Life must have seemed pretty good for South African director Blomkamp. After catching the eye of Oscar winning director Peter Jackson, he was snapped up to make a film adaptation of Xbox sci-fi game Halo, which is one of the best selling and most played games on the current generation of consoles.
Then, the project hit the skids and in true Hollywood fashion went from a potential box office behemoth into a merely a dream living in the head of the few directly involved with the project. The dream of his first feature being a large budget sci-fi disappeared. But, in another twist which could be fitting of any rags to reaches film industry tale, Jackson noticed a short that Blomkamp had made in his native South Africa. It was a tale of apartheid, but not between races of humans, but between humans and aliens. After a discussion, it was agreed to write and develop this concept as a feature.
The resulting film is District 9, the title referring to the refugee camp where the aliens are based. It starts in a documentary style following an employee of MNU, the company charged with controlling the extraterrestrials by the South African government. Wikus Van De Merwe (Copley) is a pen pushing, snivelling brown nose, hosting the “documentary” that explains the area of District 9 and the fact that he has been chosen to head a team to get the aliens to sign over their slums, in order to move them to a newly built District 10 outside of the city limits of Johannesburg. Following the company line, he sneers and looks down on the visitors, or “prawns” as they are called in a derogatory fashion.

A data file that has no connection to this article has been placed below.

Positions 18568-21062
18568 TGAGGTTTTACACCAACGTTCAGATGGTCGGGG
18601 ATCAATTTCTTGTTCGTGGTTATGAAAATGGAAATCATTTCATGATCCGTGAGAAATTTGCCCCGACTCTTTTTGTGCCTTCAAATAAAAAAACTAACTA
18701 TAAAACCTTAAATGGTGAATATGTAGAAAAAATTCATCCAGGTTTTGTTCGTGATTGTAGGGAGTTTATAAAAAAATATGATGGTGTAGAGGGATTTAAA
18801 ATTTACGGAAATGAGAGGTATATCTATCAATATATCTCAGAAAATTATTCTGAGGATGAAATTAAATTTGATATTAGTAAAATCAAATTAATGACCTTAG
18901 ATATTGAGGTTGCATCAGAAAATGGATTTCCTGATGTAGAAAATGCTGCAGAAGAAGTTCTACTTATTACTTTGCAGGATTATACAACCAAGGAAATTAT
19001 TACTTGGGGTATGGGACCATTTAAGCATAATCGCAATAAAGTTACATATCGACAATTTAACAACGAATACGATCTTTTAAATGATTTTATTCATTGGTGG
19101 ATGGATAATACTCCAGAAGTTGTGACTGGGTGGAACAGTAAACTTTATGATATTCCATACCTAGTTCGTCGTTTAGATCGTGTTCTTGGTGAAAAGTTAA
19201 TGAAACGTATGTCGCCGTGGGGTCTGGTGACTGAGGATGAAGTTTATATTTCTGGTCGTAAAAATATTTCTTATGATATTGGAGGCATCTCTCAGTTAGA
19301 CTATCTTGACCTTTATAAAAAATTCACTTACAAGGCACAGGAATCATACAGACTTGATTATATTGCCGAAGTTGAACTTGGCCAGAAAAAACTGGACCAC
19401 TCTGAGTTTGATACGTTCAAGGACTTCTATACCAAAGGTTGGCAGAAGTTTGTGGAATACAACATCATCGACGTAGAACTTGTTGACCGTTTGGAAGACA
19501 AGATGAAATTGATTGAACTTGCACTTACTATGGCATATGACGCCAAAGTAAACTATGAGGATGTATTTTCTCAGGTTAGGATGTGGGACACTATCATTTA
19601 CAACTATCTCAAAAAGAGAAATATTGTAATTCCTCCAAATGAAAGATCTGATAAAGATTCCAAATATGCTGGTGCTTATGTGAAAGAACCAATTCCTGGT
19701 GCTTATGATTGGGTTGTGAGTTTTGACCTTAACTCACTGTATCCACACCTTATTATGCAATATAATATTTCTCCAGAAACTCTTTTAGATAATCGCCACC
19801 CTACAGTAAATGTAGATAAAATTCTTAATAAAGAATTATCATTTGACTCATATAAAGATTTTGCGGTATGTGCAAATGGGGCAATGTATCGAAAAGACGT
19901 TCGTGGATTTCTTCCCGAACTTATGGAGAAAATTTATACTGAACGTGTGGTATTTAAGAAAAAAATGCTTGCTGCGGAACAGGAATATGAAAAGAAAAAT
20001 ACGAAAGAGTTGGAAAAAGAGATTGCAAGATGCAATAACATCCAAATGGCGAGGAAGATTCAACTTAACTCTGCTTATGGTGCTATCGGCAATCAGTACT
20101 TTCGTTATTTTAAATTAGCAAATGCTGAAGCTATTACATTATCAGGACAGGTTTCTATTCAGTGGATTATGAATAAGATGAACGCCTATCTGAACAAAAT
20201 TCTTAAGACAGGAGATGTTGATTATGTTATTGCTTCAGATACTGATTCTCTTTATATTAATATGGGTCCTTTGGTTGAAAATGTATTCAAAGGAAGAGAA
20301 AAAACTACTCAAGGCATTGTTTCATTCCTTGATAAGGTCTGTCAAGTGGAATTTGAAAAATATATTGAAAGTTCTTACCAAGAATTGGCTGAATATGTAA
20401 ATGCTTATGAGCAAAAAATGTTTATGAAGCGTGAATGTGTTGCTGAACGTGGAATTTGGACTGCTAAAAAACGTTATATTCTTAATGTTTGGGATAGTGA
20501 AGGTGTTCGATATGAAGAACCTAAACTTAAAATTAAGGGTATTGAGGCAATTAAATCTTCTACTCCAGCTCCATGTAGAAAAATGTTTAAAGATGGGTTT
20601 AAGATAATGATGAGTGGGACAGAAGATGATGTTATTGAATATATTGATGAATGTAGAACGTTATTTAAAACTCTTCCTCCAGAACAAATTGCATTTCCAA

While doing his duty, Wikus has an accident that starts to transform him from a human to a “prawn”. The transition is slow, with parts of his body morphing and shifting (in often graphic fashion). For many reasons, he becomes extremely useful to his old employers and he is detained for experimentation. Making an escape, he is vilified as a threat to national security and is forced to head to only place where he feels he will be safe, District 9. Befriending one of his previous foes, he discovers there may be a solution, but it will take drastic action.
From start to finish the film juggles tones, from mockumentary, sci-fi, political satire and action, via lighter moments of comic relief (some of the moments between Wikus and the alien referred to as “Christopher” as very reminiscent of the buddy/odd couple movies). The aliens themselves are beautifully realised in CGI. As far as a use of computer graphics that feels real and tangible, it is some of the finest work consigned to film. Which is particularly amazing when the relatively miniscule budget of around $30m is taken into consideration.
This is a fantastically made film that adds a genuine slice of originality into the sci-fi genre (and with Moon also currently in cinemas it seems great films from this area are seeing a resurgence). The only thing that stops this movie from gaining a full five stars is that to pack everything into its running time it can become relentless. With such graphically depicted violence in the war scenes it could become wearisome and the sheer volume of gritty, bloody shooting and limb loss actually took away from some well-orchestrated action scenes. One thing is for sure – on this display, it Blomkamp stays attached, it may not be that long before Halo finds itself with full studio support.